During our meeting, I presented two ideas to Jenny as my final push to dig myself out of this hole. The first idea was the creation of a product management team. This would be a collaboration of freelancers who would come together to support bigger projects and provide better services. The second idea was the creation of a program that would help people with families. Women, like me, who were navigating through the challenges of taking care of families while working.

After almost losing my son, entrepreneurship for me became a necessity, not a choice, and that made everything more challenging. I felt like I had more at stake, more to lose, and less to give, and if only there was someone or something that I could turn to for help, with no strings attached, I'd be ok. I'd be able to pick myself up and keep going, like I had done so many times before.

Entrepreneurship is the way out for many people. It is their way to freedom and balance. However, getting there takes work. It takes support. Being successful takes a village. You need people who genuinely believe in your success, who are willing to support you through your high and low times, and people who get you out of those yoga pants, send you encouraging text messages at 3 a.m., tell you that they believe in you, and, after being asked to sit on a panel with John McCain, the president of GE and the governor of Arizona, still finds time to swing your two-year-old in their arms and hug him after a tantrum.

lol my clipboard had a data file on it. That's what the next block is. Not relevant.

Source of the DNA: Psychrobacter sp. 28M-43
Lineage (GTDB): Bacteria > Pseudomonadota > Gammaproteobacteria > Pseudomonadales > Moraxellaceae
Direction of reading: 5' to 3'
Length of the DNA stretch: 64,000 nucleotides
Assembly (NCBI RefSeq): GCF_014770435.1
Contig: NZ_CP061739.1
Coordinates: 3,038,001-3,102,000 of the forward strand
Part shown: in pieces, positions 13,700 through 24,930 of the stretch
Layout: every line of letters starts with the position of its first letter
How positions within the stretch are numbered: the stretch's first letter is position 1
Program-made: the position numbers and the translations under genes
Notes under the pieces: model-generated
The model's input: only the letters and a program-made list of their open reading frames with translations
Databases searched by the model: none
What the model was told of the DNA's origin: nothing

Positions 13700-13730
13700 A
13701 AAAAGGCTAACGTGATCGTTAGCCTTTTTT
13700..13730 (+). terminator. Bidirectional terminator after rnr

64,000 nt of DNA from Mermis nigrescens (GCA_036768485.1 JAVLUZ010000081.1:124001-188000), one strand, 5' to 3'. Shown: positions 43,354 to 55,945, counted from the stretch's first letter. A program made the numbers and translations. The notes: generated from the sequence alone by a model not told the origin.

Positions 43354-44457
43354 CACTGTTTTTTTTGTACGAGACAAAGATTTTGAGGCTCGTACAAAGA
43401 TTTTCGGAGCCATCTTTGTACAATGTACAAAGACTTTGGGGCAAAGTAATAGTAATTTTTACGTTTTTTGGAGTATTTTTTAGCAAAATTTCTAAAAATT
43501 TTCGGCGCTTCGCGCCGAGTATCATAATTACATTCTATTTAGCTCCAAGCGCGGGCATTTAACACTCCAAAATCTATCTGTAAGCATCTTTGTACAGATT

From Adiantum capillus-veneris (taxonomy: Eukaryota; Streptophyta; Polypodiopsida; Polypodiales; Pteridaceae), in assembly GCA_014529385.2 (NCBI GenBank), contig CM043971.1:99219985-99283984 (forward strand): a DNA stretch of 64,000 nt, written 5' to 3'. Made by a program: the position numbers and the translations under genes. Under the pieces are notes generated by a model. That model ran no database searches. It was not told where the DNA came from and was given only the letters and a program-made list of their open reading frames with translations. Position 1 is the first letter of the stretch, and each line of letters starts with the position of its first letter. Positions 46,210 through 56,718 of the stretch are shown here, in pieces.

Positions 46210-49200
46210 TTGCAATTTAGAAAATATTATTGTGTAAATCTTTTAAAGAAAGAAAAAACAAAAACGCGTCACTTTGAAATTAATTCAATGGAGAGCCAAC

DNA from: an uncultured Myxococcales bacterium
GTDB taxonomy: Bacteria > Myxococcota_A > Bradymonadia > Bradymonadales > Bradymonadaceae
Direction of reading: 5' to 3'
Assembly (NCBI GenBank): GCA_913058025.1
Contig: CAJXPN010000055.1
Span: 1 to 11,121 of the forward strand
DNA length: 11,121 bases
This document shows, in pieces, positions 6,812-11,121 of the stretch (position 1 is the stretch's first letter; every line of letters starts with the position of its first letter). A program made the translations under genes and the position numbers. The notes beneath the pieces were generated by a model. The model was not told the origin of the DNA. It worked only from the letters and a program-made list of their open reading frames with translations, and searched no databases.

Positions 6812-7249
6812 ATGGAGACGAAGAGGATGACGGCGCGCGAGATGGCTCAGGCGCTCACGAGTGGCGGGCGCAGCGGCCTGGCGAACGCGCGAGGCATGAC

Jenny Poon is my unicorn, my guardian angel, and one of my best friends. Because of her support, I am now the owner of Kayson, a strategy company that brings together freelancers to support small businesses, and MORE, a movement focused on helping working parents. Her husband and daughter, and my husband and my son, make up my family, and I am grateful for each and every one of them.